IOWA CITY, Iowa — I don’t know the extent of Gary Harris’ shoulder injuries, especially the left shoulder which popped out again during the first half of Thursday night’s game at Iowa.
But I’ve covered enough college basketball players who’ve suffered dislocated shoulders to know this: If it keeps happening (and if this was a dislocation or partial dislocation), it usually eventually requires surgery. And, every time it pops out of its socket, it’s more susceptible to happening again.
Harris said afterward that it was no big deal and that the only ramification was that he’d probably have to wear the brace from now on.
But I get the sense that if Harris lost his foot in the game, he’d say he really only needed one foot anyway.
This is the pressing issue of MSU’s season now — before it can move forward with anything else. Because, with Harris, the Spartans have a chance to have a ceiling that includes games deep into March. Without him, they don’t. It’s that simple.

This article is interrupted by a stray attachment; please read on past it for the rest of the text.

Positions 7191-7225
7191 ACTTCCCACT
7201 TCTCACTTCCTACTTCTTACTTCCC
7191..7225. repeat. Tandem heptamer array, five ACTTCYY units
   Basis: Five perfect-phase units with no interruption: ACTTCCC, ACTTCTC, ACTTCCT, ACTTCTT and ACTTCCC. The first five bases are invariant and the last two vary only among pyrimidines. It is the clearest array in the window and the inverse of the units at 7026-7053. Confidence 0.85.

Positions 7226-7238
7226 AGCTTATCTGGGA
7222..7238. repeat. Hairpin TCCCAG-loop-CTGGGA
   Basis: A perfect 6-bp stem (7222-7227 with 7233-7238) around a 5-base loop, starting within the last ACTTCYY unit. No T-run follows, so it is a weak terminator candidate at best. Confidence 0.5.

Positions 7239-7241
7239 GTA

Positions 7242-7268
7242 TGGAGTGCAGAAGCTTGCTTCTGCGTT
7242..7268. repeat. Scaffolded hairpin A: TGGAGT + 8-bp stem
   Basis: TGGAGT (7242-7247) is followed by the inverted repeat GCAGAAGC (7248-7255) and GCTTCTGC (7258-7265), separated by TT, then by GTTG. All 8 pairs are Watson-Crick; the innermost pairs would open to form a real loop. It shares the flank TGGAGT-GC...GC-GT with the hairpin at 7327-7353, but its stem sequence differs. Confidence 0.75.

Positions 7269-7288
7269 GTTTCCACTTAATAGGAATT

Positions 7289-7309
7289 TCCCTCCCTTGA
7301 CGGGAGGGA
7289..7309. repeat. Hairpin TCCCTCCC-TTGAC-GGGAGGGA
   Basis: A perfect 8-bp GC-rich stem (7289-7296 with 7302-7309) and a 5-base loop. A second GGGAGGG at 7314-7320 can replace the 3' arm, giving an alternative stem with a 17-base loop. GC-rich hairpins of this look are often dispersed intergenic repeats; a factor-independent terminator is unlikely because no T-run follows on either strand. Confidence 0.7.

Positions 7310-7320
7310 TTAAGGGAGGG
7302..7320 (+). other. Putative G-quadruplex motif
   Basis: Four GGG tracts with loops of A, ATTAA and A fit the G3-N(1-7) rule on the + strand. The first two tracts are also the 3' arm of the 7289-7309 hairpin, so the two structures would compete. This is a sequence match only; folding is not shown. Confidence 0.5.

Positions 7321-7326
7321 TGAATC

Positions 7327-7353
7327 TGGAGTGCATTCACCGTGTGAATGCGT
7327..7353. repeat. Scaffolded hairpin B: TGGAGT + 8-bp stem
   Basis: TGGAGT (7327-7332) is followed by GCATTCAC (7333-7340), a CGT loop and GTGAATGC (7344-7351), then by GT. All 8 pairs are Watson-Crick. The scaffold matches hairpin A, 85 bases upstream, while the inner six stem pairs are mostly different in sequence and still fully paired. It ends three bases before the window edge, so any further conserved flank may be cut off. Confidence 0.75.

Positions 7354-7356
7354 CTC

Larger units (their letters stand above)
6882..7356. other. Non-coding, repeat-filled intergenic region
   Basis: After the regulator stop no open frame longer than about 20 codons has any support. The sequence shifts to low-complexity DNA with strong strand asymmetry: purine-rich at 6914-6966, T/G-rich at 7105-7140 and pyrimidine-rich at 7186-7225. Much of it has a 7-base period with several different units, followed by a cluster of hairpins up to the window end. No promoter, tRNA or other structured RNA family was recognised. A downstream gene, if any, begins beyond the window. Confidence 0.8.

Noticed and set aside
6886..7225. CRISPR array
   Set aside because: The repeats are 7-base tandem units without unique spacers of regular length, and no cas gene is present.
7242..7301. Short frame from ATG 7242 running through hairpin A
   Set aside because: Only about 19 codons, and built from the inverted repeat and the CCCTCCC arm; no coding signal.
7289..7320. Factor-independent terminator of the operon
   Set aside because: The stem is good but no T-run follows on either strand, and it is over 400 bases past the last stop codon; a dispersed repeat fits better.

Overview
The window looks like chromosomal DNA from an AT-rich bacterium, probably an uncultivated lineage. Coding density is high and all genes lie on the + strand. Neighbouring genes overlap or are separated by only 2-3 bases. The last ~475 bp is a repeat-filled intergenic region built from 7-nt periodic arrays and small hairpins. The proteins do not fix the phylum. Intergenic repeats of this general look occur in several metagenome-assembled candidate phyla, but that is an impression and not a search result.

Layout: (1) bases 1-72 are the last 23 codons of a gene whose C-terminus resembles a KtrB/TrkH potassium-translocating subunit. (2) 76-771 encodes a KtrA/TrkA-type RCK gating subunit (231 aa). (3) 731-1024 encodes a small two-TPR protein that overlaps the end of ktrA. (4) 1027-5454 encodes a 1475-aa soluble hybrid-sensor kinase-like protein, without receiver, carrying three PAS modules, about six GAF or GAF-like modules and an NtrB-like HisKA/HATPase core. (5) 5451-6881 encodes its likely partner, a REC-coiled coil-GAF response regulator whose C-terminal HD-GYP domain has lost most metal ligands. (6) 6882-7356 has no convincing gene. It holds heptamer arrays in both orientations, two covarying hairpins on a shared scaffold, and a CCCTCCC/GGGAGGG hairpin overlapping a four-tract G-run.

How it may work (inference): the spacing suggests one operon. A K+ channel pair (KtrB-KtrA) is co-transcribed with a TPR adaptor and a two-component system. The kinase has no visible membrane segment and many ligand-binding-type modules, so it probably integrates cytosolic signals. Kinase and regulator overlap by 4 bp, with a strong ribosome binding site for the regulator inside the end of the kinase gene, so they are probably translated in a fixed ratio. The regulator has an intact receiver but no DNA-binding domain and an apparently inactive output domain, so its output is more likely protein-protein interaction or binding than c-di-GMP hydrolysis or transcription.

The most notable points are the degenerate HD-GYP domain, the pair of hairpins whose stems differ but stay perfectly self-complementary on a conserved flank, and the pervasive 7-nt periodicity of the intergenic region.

Coach Tom Izzo knows it. When asked Thursday night about the ramifications of Harris’ shoulder problems as it pertains to the rest of the season, Izzo quickly moved on — perhaps not wanting to picture a Harris-less future — only saying, “No idea, no idea.”
Injuries like this, from what I know, need a couple of months to strengthen without trauma to the shoulder. What happened Thursday to Harris would qualify as trauma.
If I were Izzo and Co. — and the injury is as it seems — I’d consider shutting Harris down for at least a week, until after next Wednesday’s date at Penn State. As brutal as the Big Ten is, its bottom two teams (Penn State and Nebraska) are really bad, and those are MSU’s next two opponents, perhaps the only two close to certain victories, even without Harris.
If Harris’ shoulder keeps popping out of place, he won’t finish the season. And MSU’s season will end earlier than it hopes.
He is an essential piece of any lofty goals the Spartans have — a Big Ten title or the NCAA tournament’s second or third weekend.
Harris is among MSU’s best players right now, maybe its best offensively, even at less than 100 percent.
But, no matter what Harris says, you need shoulders to shoot a basketball.